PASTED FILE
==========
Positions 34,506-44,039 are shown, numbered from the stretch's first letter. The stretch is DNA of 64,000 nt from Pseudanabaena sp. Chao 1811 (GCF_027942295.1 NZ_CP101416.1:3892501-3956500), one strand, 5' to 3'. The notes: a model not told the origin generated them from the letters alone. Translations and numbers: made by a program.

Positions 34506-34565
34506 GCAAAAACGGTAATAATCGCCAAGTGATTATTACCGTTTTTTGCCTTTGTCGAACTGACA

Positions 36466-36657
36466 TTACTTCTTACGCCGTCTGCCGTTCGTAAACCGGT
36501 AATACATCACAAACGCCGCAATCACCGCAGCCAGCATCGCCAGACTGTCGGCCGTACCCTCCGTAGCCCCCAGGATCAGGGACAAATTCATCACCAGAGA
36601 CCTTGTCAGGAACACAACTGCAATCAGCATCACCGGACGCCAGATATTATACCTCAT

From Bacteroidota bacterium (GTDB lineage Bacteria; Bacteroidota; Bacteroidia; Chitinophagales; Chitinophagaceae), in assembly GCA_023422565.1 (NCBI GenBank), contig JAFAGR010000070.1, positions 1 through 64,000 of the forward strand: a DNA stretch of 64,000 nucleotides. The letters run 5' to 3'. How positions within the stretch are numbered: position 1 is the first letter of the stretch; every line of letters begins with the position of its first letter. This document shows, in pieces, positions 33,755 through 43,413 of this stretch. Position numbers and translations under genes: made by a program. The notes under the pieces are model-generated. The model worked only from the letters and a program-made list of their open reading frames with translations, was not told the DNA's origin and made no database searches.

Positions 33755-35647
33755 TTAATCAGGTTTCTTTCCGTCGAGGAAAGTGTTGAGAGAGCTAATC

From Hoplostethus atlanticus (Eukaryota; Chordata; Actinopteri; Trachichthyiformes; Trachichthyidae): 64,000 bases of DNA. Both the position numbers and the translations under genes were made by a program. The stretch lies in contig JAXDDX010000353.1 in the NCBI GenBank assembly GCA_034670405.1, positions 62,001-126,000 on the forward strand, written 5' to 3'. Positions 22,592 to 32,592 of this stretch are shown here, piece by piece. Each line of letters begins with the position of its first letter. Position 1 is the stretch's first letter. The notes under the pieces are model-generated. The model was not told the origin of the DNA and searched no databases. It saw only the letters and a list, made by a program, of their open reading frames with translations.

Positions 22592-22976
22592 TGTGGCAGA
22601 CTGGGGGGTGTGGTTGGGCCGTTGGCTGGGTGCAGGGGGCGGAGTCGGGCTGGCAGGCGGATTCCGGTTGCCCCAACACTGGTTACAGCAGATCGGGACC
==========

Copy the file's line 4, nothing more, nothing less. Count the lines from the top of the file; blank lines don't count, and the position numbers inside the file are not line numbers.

Positions 36466-36657